My Tidbit for today is a quick note to my fellow campaign junkies about the trio of Trump 2020 campaign books now out. They are all worth reading. The Michael Wolff book is the gossipy, fly on the wall stuff and has a great, madness of King Donald interview from his golf club Elba. Wooster’s Phil Rucker and Carol Leonnig’s book is excellent and covers the full waterfront of 2020. But I wanted to put a special lantern on WSJ reporter Michael Bender’s Frankly We Did Win This Election.
It’s mostly written from the campaign staff’s point of view and has all the stuff campaign operatives will want to read about to see just what a train-wreck the Trump campaign really way. A lot staffers talked, and talked a lot, to Bender. It’s great Hack Chow for curious campaign people.
Murphy, you and I worked on opposite sides in 2000 in the Michigan Senate race, which is where I was first introduced to Carl Levin and his team. He was always revered for his intelligence, and I heard a story once that I hope is true because I think it captures Levin’s essence. His staff pitched him on the campaign re-election slogan: “A Senator you can be proud of.” And they talked him through it and his reaction was, no, we can't do that. And they were kind of puzzled and he said, it would be, “A Senator for whom one can be proud.” I thought for somebody who was passionate, intelligent, and really the pure definition of a public servant, that story partly captures the uniqueness of who Carl Levin was. He was a giant from a different era, one where the Senate was a far different place than it is today. For people not familiar with Carl Levin, he's the Senator who looked like Benjamin Franklin, because he had that grayish hair with the sort of half glasses, always perched at the end of his nose, whether he was reading a newspaper, chairing a hearing or walking in the halls of Congress.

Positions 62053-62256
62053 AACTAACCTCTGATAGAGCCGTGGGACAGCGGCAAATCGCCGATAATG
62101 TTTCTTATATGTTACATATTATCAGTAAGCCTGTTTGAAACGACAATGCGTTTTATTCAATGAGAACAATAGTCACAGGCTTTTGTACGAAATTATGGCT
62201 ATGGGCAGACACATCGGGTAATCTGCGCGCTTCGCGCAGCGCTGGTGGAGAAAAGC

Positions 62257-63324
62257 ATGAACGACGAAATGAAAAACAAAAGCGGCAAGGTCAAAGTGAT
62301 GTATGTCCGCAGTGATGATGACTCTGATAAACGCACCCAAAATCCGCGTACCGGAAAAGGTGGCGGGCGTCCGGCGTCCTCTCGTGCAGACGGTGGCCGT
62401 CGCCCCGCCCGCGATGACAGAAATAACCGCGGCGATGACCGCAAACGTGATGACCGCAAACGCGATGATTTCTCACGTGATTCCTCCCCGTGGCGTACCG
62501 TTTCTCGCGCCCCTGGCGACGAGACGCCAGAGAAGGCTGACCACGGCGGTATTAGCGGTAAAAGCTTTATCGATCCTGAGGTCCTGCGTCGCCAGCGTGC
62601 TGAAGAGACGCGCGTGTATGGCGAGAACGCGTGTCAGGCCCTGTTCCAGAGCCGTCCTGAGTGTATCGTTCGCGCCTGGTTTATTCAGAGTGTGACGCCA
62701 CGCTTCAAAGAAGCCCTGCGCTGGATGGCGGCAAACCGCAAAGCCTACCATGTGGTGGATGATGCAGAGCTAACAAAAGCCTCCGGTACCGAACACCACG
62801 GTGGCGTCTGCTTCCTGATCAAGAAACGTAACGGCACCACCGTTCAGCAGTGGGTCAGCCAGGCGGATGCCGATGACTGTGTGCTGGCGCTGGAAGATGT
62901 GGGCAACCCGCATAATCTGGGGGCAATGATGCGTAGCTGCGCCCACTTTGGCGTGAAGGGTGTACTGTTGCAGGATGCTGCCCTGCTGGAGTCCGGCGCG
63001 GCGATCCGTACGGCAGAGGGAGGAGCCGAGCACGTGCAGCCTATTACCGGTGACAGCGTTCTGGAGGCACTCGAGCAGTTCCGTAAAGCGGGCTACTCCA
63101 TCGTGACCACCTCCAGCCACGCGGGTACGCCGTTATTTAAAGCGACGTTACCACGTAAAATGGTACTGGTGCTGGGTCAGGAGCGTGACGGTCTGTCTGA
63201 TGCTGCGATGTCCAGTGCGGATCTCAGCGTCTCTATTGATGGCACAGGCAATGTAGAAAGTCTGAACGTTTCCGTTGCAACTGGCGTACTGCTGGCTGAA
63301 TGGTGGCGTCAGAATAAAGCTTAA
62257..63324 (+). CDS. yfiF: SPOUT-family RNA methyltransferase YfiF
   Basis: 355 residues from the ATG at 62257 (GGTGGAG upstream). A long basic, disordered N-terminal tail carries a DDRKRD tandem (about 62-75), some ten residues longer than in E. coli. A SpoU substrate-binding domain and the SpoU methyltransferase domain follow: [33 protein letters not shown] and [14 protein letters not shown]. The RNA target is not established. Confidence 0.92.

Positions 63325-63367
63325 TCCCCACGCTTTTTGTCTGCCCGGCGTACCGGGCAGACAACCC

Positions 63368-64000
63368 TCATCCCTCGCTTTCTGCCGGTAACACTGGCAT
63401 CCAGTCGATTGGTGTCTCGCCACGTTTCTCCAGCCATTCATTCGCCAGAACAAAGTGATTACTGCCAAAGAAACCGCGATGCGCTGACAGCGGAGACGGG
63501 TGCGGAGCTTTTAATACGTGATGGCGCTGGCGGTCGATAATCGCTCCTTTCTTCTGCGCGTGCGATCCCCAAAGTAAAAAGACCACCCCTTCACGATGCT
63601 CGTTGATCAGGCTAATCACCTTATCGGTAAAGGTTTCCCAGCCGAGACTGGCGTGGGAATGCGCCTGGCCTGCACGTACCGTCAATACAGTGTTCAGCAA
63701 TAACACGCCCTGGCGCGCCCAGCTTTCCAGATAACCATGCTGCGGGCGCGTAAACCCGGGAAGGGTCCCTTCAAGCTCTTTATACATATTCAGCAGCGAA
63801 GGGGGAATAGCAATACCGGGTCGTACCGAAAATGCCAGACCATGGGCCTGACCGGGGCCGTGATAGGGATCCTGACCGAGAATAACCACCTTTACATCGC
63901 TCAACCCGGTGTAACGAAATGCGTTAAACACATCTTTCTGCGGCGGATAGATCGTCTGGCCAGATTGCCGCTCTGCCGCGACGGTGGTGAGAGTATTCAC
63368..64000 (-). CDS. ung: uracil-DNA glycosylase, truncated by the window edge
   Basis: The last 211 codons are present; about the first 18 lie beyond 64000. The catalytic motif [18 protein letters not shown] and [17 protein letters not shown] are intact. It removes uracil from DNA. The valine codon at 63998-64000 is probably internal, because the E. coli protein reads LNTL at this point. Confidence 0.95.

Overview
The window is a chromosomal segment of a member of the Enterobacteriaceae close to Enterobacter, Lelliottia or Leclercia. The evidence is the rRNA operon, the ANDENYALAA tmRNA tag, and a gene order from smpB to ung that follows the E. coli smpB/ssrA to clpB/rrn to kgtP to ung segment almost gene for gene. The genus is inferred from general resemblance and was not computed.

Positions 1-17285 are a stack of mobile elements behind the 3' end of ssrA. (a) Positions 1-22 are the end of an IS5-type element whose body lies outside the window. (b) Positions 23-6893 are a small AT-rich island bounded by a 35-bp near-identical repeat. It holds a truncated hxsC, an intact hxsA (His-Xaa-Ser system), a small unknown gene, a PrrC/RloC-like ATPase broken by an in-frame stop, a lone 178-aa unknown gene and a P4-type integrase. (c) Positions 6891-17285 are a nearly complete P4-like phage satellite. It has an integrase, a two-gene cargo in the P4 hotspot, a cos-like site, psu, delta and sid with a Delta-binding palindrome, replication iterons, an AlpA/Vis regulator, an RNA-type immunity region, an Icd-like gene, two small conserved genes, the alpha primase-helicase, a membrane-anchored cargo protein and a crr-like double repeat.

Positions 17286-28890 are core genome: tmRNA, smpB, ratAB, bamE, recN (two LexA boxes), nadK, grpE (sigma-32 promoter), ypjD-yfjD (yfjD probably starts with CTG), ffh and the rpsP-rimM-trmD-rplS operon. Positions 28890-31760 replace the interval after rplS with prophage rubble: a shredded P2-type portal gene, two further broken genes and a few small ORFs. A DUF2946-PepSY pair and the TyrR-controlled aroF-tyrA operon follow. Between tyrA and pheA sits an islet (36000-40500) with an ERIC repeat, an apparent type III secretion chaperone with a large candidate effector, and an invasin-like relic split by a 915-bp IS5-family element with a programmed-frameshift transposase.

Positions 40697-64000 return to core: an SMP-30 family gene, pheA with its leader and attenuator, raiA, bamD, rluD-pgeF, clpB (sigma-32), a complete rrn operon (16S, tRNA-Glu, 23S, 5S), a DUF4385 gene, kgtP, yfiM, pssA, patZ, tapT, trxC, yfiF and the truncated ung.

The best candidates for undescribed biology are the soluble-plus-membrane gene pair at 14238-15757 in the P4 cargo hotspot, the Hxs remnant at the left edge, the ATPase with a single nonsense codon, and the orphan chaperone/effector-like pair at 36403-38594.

I’m from Michigan and I grew up in a Democratic family so Senator Levin had plenty of admirers including my parents, who knew him pretty well. I have to say there's something in the water in the Wolverine state that produces highly principled liberals: the famous Senator Phil Hart. Carl Levin was very much in that tradition. He was widely respected for his intelligence and his tenacity, and he came from an earlier era, where his first thought in the morning was not to decide which make-up kit to bring for the CNN hit today. Instead, he looked like your schlubby uncle, the grumpy, but softhearted CPA with a very sharp mind and a small mustard stain on his tie. John McCain who, like all conservatives disagreed with him on most issues, had tremendous respect for Levin while they both served on the Senate Armed Services Committee. Carl Levin was the kind of Senator in temperament and intellect and patriotism that we could use a lot more of today in both parties.
We’ll save this for another issue, but how did Mike Murphy escape the good guidance of his parents and became a Republican?
Those files have been sealed, Gibbs!
In the meantime, coming up Friday, our take on the big special election primaries today in the Ohio-15 (for the Repubs) and Ohio-11 (for the Dems).
See you then!
Murphy and Gibbs